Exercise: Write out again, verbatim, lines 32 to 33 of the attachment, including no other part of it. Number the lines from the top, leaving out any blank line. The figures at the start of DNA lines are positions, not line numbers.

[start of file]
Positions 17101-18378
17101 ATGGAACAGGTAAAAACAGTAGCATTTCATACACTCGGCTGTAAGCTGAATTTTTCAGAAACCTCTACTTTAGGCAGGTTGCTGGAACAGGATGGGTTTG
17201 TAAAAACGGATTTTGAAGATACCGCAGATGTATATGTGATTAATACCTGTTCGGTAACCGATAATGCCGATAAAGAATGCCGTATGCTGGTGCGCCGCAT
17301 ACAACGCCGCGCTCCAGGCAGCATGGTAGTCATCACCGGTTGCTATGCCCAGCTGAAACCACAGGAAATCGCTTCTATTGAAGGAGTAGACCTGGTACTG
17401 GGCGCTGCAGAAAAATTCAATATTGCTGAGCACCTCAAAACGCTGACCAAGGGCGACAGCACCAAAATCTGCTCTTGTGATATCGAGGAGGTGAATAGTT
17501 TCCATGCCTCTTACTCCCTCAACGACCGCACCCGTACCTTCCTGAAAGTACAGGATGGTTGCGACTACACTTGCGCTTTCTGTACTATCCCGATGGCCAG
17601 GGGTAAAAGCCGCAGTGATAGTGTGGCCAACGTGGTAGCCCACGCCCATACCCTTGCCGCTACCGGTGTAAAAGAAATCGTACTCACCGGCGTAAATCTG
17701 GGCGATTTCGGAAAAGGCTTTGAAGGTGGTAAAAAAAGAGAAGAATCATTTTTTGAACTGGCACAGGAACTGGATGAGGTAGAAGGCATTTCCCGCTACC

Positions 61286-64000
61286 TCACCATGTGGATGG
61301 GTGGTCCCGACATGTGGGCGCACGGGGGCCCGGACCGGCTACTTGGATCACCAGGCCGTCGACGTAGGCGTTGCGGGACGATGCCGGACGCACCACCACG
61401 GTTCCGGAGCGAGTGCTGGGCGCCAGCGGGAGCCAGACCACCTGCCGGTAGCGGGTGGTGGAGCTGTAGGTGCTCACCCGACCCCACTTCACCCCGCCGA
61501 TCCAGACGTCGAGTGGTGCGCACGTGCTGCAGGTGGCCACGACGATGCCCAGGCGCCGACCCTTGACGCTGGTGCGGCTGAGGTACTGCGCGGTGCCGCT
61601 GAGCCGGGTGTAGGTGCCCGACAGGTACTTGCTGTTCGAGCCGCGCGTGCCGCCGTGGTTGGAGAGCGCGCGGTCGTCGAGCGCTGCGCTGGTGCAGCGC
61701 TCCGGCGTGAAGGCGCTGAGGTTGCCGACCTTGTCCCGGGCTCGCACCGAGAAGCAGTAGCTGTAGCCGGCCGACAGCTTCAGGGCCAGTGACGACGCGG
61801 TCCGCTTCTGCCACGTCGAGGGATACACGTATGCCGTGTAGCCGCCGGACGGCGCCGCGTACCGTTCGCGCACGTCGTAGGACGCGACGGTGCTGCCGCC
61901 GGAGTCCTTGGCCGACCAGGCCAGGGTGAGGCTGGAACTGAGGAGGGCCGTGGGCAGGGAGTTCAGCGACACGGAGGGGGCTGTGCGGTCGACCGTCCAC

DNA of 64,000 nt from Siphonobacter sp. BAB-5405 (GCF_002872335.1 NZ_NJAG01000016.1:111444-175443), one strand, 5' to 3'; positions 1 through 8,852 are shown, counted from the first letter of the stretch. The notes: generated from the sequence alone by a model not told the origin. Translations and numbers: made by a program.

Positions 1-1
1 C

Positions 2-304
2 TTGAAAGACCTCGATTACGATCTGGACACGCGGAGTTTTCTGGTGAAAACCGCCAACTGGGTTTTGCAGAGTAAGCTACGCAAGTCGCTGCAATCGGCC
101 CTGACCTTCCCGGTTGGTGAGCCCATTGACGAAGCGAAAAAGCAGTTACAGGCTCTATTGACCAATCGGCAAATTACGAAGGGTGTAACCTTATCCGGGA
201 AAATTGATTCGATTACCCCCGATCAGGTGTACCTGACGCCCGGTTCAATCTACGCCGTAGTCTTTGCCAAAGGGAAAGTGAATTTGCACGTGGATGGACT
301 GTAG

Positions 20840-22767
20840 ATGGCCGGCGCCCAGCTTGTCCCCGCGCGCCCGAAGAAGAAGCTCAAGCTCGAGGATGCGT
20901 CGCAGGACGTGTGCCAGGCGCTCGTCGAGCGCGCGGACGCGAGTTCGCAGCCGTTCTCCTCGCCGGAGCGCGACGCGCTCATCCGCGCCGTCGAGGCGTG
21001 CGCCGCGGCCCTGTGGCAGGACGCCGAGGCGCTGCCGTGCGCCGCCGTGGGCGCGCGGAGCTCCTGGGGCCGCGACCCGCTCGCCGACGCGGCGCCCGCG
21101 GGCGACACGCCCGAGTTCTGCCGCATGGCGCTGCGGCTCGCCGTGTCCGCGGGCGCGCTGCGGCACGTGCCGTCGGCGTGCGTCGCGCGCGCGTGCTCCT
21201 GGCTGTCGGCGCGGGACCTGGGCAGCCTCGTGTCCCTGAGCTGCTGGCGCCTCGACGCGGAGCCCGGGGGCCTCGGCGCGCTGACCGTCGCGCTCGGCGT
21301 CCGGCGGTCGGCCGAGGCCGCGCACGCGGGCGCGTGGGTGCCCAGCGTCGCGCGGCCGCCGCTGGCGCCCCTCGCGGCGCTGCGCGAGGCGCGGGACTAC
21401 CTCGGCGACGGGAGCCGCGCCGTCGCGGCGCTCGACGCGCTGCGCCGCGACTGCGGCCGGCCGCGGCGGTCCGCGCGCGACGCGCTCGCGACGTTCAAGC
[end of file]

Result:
21301 CCGGCGGTCGGCCGAGGCCGCGCACGCGGGCGCGTGGGTGCCCAGCGTCGCGCGGCCGCCGCTGGCGCCCCTCGCGGCGCTGCGCGAGGCGCGGGACTAC
21401 CTCGGCGACGGGAGCCGCGCCGTCGCGGCGCTCGACGCGCTGCGCCGCGACTGCGGCCGGCCGCGGCGGTCCGCGCGCGACGCGCTCGCGACGTTCAAGC